The group matches should have given Bob Bradley an idea of his best starting XI. A back-line four with DeMerit, Cherundolo, Bocanegra, and either Onyewu or Bornstein; Edu and Feilhaber as the two defensive midfielders with Bradley more forward; Donovan and Dempsey playing on the wings; Altidore up front. Perhaps a 4-2-1-2-1 which could become 4-3-3 or 4-5-1 depending on possession. Because of what Bradley had to have seen from the first three matches, his starting lineup against Ghana was so perplexing. The Round of 16 match revealed Bradley's most serious failing -- his inability to learn from forced adjustments in previous games to subsequent matches. Such a fault proves fatal in a tournament like the World Cup. Clark was the wrong choice from the start, and his positioning and dribbling error led directly to Boateng's goal. A selection that was just as bad was the inclusion of Robbie Findley. He started every match for which he was eligible (suspended for the Algeria game), and he was consistently ineffective and inefficient in all of them. Two substitutes were used before the 50-minute mark (five of the USA's 11 substitutions occurred by this time), which were wasted subs because of errors with the initial lineup. Once again the USA were a much better side with Edu and Feilhaber on the field, and Dempsey had more freedom to make forward runs, one of which won his side a penalty. But the initial mistakes in the lineup meant that the Americans had few options to freshen up the side, and the Ghanaian changes near the end of the 90' made the difference in extra time.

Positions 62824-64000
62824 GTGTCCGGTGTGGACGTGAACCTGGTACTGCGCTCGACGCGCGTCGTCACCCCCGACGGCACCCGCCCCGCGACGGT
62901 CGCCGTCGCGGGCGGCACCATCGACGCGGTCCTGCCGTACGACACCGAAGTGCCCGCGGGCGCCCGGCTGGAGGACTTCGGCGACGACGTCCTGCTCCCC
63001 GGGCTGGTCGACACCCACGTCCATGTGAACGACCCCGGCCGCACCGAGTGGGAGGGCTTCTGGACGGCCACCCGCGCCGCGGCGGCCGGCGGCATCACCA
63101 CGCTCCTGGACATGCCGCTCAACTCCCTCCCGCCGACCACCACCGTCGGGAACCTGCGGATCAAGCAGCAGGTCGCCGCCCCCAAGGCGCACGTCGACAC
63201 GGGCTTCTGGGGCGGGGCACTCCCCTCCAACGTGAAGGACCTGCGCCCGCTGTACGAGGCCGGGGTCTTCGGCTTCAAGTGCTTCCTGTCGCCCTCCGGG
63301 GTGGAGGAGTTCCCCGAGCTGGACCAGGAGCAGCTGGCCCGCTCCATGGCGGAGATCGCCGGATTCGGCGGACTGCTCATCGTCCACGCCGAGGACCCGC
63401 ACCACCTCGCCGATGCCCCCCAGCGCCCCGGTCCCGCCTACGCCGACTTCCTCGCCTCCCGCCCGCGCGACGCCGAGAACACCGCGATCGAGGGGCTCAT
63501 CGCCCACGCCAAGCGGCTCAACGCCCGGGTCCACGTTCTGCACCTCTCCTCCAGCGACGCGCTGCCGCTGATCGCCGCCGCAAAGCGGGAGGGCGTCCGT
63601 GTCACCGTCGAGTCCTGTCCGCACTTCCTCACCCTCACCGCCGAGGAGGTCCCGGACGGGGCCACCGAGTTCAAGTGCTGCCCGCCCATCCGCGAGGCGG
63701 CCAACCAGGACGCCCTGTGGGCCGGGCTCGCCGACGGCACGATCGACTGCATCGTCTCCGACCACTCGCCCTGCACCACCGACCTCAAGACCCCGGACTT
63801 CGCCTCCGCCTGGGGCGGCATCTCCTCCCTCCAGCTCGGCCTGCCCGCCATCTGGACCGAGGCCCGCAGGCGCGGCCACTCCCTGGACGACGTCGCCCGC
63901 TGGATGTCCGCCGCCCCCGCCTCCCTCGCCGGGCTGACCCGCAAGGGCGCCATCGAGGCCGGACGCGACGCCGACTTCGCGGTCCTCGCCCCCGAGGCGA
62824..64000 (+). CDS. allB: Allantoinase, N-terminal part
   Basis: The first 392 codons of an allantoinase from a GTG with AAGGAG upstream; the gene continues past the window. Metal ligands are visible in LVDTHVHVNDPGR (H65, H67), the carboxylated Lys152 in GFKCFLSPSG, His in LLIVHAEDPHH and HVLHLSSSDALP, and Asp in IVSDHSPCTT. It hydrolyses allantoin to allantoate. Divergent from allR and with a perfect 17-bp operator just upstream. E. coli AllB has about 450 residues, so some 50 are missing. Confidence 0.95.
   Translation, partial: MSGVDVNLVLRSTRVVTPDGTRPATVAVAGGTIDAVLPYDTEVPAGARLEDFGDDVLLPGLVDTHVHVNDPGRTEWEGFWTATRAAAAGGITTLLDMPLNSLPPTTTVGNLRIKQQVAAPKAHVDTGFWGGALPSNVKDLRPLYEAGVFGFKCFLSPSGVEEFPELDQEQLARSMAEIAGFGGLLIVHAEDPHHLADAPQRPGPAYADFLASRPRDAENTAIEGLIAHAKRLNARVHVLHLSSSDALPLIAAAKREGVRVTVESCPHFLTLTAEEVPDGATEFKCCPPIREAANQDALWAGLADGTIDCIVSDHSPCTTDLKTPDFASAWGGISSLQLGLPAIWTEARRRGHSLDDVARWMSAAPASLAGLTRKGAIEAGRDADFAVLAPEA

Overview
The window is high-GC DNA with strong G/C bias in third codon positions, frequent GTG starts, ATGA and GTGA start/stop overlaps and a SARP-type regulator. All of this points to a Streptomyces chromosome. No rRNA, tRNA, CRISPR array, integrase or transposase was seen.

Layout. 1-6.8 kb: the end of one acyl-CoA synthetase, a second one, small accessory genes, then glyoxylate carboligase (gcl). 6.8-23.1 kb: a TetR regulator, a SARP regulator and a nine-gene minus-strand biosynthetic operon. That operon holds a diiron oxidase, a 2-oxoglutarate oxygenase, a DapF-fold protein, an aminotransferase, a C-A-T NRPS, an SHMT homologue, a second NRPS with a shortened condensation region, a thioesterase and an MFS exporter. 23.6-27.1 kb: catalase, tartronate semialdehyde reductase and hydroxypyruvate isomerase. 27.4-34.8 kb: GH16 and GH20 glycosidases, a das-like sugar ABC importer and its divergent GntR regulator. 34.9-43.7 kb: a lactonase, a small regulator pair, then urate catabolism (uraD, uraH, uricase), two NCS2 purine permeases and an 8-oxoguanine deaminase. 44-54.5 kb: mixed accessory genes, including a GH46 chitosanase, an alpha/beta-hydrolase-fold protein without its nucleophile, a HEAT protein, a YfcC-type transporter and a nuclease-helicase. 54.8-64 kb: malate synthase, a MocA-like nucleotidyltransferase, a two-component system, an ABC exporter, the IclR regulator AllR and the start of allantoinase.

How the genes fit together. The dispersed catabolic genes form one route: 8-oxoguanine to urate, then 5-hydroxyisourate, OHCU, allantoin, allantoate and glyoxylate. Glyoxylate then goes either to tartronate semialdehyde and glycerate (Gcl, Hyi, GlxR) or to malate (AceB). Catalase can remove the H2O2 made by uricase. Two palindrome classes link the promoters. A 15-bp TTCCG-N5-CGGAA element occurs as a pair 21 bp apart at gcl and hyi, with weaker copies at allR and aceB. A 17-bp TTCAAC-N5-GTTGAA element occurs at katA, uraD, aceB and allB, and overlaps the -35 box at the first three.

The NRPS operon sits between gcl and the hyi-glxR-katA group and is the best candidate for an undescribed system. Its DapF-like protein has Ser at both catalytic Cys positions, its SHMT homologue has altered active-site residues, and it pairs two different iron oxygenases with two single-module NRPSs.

The USA continued to show signs of improvement from previous World Cups, and they earned respect for the collective attributes of the squad and the individual performance of key players such as Donovan, Bradley, and Dempsey. Bradley showed himself to be the indispensable player on the US team, more so than Donovan. (I must also give Bradley a huge round of applause for not picking up a yellow card during the World Cup, a feat I did not think was possible. ) Altidore showed glimpses of his promise with his physical presence and his positioning, but he was not clinical enough in front of goal and his ball control needs some refinement. (I am starting to understand Axel Torres' comments about Altidore needing to improve his technical skills to make more of an impact in Spain.) Edu and Feilhaber had standout performances not only by their work on the field, but by demonstrating the difference in the USA's play when they were not on it. Bornstein needs more seasoning on the international stage, but his performances weren't bad. I don't recall any goals being scored due to any breakdowns on his part. Onyewu was not fully fit, and the USA's play in central defense suffered as a result.
I thought that the MLS-based players were a mixed bag. Findley and Buddle were in varying degrees of form before the World Cup, but they struggled to make the transition from MLS to international play. Bornstein was a little better. Donovan was the best of all, but that was always going to be true. Donovan aside, the other three MLS-based players need more international experience, or at least more high-level matches that replicate that experience. MLS simply does not provide that.After the 2006 World Cup, Bruce Arena described the US team as a collection of support players for mid-table European teams. That is still true for the most part, but a number of players on the current squad are becoming important players for clubs challenging for European competitions and league titles. There are some attractive parts to the current US team, and perhaps the Round of 16 is an accurate reflection of their current talent level. Now the work needs to be done to graft skillful and creative midfielders and more clinical strikers into the base of determination and physical fitness.